Apollo Justice: Ace Attorney Case 5: Turnabout Substitution/YMMV

Everything About Fiction You Never Wanted to Know.

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  • Complete Monster: Rhea makes the likes of Kristoph, Von Karma, and even DALHIA look tame by comparison.
    • To sum it all up, she killed 12 people, her brother included, for no real reason apart from them "not truly living" in her eyes (Perhaps because all victims were single), manipulated Erlenmeyer's fragile mind into believing he killed all of those people, making him go to the police and confess. Then, present date, shortly after the Judge's trial, she plans to kill Erlenmeyer and hide his body in another person's grave; making him untraceable and letting Rhea get off with the whole thing scot-free, but the Judge spots her, and is run over with his own car several times just for being a witness. Did I miss anything?
      • She also manipulates "Polly," is suspected to have killed many other people, and gives a nasty Hannibal Lecture.
    • She says she killed "dozens" of people, with an S in "dozens."
    • She testified (truthfully) in Ehrlenmeyer's first trial to get him convicted of what she did. She steals Apollo's bracelet. Once "Polly" accuses her, she lies in Ehrlenmeyer's second trial by saying she saw him do it.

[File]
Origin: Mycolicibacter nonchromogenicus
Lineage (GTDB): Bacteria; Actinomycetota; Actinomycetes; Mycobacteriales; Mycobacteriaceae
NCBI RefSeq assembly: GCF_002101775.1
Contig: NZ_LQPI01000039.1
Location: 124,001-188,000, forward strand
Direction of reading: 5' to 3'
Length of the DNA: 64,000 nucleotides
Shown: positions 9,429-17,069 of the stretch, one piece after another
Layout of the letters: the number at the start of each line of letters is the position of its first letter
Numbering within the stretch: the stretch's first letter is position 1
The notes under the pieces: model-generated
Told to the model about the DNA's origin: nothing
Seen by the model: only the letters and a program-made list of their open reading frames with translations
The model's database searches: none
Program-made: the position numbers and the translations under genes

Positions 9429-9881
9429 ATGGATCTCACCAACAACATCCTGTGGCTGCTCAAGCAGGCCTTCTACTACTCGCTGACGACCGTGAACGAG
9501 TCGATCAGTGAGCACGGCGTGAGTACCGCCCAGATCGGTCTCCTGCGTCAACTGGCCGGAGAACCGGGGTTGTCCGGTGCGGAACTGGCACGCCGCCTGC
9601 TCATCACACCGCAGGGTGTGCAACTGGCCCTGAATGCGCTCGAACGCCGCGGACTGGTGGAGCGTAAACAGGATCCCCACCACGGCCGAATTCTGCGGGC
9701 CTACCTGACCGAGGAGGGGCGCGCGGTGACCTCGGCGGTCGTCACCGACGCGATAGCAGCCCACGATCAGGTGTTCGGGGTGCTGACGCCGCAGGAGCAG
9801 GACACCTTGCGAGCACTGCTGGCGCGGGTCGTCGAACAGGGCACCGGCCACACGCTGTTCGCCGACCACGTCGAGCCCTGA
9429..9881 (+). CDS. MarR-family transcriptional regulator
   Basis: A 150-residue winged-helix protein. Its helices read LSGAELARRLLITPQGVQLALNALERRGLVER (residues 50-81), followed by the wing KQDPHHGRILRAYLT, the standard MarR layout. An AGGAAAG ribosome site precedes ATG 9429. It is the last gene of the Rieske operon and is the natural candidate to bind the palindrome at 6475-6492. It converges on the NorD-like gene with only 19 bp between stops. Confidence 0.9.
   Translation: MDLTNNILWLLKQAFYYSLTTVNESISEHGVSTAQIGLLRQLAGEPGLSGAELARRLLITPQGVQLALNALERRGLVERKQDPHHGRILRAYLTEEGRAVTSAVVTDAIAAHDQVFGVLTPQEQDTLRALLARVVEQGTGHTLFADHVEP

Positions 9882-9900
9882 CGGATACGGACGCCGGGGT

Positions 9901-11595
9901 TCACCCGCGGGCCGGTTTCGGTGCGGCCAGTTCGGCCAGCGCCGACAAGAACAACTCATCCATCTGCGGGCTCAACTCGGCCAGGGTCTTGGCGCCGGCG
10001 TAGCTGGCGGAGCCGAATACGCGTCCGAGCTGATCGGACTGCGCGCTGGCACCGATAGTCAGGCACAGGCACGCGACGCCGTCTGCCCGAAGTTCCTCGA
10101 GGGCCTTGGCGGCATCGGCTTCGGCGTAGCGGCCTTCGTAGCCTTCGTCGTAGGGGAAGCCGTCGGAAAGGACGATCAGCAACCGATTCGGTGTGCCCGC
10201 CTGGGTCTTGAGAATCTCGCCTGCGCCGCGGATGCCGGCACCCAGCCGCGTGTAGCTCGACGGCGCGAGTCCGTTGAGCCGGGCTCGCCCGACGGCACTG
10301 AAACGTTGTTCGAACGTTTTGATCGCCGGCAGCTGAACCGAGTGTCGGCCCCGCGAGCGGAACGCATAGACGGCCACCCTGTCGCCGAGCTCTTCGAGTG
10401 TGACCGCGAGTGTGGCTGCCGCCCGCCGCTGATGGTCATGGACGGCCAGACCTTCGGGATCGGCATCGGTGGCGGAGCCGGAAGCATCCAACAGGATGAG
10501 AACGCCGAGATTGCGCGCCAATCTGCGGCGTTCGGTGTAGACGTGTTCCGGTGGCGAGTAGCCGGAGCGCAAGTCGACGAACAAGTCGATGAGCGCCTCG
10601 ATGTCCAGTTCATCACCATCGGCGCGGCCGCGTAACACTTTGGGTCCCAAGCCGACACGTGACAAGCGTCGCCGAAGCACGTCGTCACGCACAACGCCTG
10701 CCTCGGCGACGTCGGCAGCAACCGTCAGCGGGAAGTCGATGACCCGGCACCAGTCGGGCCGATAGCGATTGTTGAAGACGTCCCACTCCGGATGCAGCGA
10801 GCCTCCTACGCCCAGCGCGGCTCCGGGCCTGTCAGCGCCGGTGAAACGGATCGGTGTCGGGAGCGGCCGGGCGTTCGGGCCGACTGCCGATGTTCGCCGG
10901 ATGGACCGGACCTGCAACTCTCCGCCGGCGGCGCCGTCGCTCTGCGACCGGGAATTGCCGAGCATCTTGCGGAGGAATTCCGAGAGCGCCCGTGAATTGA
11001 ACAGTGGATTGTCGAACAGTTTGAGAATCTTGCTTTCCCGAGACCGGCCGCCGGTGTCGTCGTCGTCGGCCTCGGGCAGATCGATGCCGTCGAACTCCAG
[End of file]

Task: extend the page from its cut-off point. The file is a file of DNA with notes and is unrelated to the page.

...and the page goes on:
• Evil Is Sexy: Rhea Wits. Although, generally, it's more a case of Evil Is Cutesy.
  • Harsher in Hindsight: Two words: Rhea. Wits. EVERYTHING about her is harder to watch the second time through (or to think about) since it all has to be viewed through the harsh filter that her every action, from the Plucky Girl act to her romantic interest in "Polly", was just a ploy to hide her true self -- that of a Straw Nihilist who thinks killing people is the highest form of living.
  • Hell Is That Noise: Erlenmayer's theme is unnerving. Worse: if you present the musical record, he starts humming it. Even worse: it plays after the credits.
  • Magnificent Bastard: Rhea. Up to Eleven.
  • Nightmare Fuel: The ending shot of Rhea standing in a cell, with blood in her hair, glaring at a (photoshopped?) picture of Apollo and herself standing together. The fact that the music for the scene keeps rolling after the credits are done doesn't help.
  • Strangled by the Red String: Subverted. The relationship between Apollo and Rhea seems to progress unnaturally quickly. However, it eventually turns out that it was simply a ploy on Rhea's part to get inside information on the case.
    • Lampshaded when Apollo, after learning that Rhea is the serial killer, curses himself for trusting her so easily when they only met days ago.
  • The Woobie: Arguably Robert Erlenmeyer. He blames himself for the death of his cat as a child, and gets framed for murder